The Undead Hordes Are Singing

Zombies, necromancy and the new rules for pop success

blurredzombieweb.jpgI never set out to hear “Blurred Lines.” No one listens to Robin Thicke songs on purpose. But there it was, coming from, literally, everywhere. On commercials, on the radio, in stores, at work, just leaving work, on the way home from work, on the other end of my phone when my grandmother calls and just starts humming it, being barked in harmony by a pack of wild dogs roaming the alley behind Beauty Bar.

It wasn’t until on a Saturday morning at an hour that could only be classified as “Wait, there’s such a thing as 5:45 a.m.?” and the bassline came pulsing through my neighbor’s walls that I realized I’d heard that song before. And not just behind Beauty Bar.

A few minutes of furious Googling later, I had my answer. It was Marvin Gaye’s “Got to Give It Up.” Also known as “One of the several über-’70s songs on the Boogie Nights soundtrack chosen specifically to signify just how ’70s everything is.”

Now here comes Thicke to the Cosmopolitan’s Boulevard Pool August 17 (8 p.m., $35) dragging behind him the summeriest of summer jams, having improbably taken the title from the presumptive heir to the Summer Jam 2013 crown from Daft Punk’s “Get Lucky.” It’s amazing what a video full of topless models can do for your song.

It’s also not surprising that Pharrell is heavily invested in both songs. Thicke told z that “Got to Give It Up” was his favorite song. He told Pharrell he wanted to do something that sounded like that, so they got together in the studio and recorded their own version of it. The whole thing was written in an hour.

Because while he might be a musician in his own right and one of the most accomplished producers of the last 10 years, Pharrell is equal parts Tin Pan Alley and tobacco company. He doesn’t just give you a product you want, he’s in there with some science, manipulating your pleasure centers for maximum addiction. And he’s doing it, like several others are now, through the power of pop-music necromancy.

Say what you will about the era of heavy-duty sampling. What we’re seeing now is a different beast. This isn’t Tone Loc using “Jamie’s Crying” as the bedrock for “Wild Thing.” This isn’t even Vanilla Ice cribbing “Under Pressure” for “Ice Ice Baby.” (Feel free to add your own examples from cheeseball ’90s hip-hop as you will.) That’s the kind of thing that still, in the parlance of Chopped, “transforms the ingredients.”

Instead, there’s Pitbull’s “Feel This Moment.” It starts like every other Pitbull song. Pulsing beats, swelling chorus, stupid, pseudo-aspirational lyrics. Then, 42 seconds in, there’s the main hook from A-Ha’s “Take on Me.” No rapping over it, no isolation of some drum line, just a blatant “Hey, remember ‘Take on Me?’ You liked that one, right?”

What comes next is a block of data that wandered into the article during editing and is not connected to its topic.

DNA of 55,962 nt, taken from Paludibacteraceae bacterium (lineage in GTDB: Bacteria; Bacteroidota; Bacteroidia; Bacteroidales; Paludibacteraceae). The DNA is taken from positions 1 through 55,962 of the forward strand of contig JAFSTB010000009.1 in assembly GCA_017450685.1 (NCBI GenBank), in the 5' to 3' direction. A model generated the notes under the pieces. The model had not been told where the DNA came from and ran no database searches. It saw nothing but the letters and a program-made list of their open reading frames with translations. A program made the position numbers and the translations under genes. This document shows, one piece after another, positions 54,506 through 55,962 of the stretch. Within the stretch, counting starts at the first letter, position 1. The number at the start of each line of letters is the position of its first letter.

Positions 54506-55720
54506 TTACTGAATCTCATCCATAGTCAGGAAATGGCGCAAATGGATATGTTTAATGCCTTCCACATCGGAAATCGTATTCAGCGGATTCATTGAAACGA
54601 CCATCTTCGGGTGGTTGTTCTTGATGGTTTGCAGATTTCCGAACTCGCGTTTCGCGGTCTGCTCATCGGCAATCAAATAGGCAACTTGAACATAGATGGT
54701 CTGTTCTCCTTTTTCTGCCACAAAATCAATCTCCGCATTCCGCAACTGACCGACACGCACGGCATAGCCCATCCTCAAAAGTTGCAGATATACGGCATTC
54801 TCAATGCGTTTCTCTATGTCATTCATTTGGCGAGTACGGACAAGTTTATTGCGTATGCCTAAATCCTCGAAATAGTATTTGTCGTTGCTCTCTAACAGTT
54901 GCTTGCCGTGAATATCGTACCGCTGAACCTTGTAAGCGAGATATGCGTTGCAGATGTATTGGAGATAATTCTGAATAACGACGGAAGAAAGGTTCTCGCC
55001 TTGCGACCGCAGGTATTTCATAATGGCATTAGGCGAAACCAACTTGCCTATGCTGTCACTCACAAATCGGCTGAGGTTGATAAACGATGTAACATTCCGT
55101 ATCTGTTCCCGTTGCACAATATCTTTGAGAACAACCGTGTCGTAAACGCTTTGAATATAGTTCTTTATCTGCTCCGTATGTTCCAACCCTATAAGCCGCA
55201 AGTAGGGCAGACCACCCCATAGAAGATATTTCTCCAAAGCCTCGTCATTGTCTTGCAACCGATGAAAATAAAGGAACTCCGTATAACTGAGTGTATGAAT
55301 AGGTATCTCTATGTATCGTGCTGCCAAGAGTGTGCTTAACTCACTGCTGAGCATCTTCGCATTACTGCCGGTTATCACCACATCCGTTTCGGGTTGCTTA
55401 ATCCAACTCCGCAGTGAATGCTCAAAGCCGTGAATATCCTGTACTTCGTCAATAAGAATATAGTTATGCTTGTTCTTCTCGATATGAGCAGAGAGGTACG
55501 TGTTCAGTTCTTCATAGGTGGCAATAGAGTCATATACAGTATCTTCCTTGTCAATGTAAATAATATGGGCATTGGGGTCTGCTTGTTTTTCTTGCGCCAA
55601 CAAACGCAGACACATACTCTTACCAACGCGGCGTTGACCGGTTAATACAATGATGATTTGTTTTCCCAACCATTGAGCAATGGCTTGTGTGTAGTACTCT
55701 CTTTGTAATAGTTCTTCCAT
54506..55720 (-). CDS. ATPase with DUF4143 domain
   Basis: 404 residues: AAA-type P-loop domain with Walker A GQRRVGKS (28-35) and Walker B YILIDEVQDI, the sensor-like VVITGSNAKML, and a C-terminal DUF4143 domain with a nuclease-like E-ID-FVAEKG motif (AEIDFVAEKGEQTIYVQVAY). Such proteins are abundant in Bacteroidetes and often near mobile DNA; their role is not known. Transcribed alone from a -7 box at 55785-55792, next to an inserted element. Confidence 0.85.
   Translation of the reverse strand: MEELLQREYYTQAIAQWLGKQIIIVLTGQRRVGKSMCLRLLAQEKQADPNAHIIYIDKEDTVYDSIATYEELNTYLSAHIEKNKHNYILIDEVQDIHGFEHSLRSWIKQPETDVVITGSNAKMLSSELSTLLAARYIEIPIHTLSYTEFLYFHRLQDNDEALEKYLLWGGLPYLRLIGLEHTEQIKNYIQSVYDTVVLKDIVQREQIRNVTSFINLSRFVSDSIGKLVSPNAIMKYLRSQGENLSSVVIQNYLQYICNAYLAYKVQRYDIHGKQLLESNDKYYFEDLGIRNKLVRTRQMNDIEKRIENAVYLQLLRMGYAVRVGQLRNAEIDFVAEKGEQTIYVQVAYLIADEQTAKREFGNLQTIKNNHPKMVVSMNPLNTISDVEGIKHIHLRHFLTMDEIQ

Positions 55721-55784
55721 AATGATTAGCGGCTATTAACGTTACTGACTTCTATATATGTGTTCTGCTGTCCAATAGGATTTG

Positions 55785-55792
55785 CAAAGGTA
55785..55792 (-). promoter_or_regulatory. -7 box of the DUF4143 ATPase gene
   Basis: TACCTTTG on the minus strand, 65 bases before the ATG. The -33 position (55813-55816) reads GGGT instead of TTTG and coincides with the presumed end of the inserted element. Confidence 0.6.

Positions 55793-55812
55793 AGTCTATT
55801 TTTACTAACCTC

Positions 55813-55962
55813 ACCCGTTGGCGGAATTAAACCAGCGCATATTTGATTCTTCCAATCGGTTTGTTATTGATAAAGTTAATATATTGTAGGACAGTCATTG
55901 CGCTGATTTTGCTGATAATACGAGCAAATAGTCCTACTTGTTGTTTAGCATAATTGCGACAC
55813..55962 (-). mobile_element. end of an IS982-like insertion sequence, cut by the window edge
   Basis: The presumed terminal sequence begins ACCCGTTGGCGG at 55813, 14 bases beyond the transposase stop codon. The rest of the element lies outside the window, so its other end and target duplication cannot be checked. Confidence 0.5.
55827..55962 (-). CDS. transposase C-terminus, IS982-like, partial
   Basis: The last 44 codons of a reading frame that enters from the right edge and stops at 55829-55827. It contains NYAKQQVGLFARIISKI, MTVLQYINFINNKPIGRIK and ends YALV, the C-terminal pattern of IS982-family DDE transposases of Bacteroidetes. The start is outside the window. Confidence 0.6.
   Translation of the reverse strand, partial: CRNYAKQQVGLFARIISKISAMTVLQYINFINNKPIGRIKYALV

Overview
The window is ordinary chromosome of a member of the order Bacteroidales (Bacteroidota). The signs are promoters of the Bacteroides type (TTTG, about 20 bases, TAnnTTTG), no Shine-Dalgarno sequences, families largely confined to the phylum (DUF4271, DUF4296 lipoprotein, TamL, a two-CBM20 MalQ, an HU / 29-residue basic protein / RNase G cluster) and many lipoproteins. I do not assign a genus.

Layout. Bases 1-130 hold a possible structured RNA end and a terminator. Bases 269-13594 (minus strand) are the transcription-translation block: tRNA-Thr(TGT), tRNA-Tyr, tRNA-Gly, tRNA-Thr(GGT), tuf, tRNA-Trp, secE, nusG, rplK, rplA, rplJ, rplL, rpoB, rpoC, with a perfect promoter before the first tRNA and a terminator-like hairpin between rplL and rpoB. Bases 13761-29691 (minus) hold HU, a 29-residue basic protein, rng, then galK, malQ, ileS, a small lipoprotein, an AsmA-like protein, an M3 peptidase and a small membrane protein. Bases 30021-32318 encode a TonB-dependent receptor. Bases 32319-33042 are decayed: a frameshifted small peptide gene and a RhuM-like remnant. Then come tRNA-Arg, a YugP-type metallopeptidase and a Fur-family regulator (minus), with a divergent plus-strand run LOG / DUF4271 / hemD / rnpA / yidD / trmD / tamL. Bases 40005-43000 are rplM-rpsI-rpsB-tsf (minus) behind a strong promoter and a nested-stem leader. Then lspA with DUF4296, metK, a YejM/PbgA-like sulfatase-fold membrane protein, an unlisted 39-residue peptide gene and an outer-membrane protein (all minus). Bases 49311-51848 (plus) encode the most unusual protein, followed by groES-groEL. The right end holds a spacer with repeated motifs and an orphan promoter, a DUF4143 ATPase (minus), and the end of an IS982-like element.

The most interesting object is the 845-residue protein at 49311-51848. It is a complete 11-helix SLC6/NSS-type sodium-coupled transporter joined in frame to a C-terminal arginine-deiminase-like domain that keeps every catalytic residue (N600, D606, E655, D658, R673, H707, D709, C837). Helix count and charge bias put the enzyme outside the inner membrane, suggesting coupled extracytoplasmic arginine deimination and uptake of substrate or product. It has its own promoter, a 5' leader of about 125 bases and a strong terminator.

It’s the Family Guy approach to music. At least it distracts you from all that Pitbull in the rest of the song.

That seems to be the point, though, with Flo Rida’s “Take on Me,” and to a lesser extent with Bruno Mars’ “Locked Out of Heaven.” It’s the same reason Battleship ever became a movie: Because you are familiar with it, and that’s less of a risk for the people bankrolling projects than putting out something new.

That’s not necessarily a new complaint: You can go back to “Stairway to Heaven,” which Led Zep essentially stole from Spirit’s “Taurus.” At least, though, the rules always used to be you either took a lesser-known artist’s work and passed it off as your own, or else you took something and rearranged it enough that it was something sort of new. Now the idea is more to appeal to your audience by presenting them, knowingly, with the familiar.

So what does this have to do with the Zombie Apocalypse?

If you’re not up on your eschatological trends (or if you haven’t been drawn into endless conversations about The Walking Dead), the Zombie Apocalypse is the hottest thing going for the end times. It is, of course, the most navel-gazing of all our apocalypses. There’s not the otherness of a robopocalypse, the Viking doom of Ragnarok or the natural fury of a sharknado. It is us, being devoured by us, endlessly.

But that’s what’s so great about it: You don’t have to get lasered into oblivion by some (literally) faceless Terminator. You can get eaten by your neighbor, Tim. “Hey there neighbor. What’s that? You want to borrow a cup of brains? Well of course. Don’t want to be selfish after you loaned me those hedge clippers 14 years ago and I kept them in my garage ever since.”

This, incidentally, is why video-on-demand is showing more and more first-run movies, such as Only God Forgives and Lovelace. It’s a comfort-zone thing. It’s a suffocating, stultifying comfort-zone thing sometimes, but it’s a comfort-zone thing nonetheless. Which, you know, there’s nothing wrong with having a comfort zone in and of itself. It’s great, up until you realize the only reason you like a song is because it makes you think of another, better song you used to dig (or at least tolerate), years ago.

That and until the wild dogs get to the part where T.I. raps. Then it’s just unnerving.

More from A&E…

Suggested Next Read

Glasvegas, “If”


Glasvegas, “If”

By Jarret Keene

The influence of the Killers’ retro-rock has reached Glasgow, Scotland. There, “indie-rock” group Glasvegas crafts yester-pop full of chiming guitars and pounding drums. The video for the first single from their forthcoming album evokes bygone days. The analog cinematography evokes The Old Grey Whistle Test, an old British music TV show. The appropriation of vintage BBC—warm stage lighting, odd camera zooms, glitchy edits—is likely nostalgic for Brits who grew up watching post-punk acts. Everyone else may wonder: Why’s this so janky? ★★★☆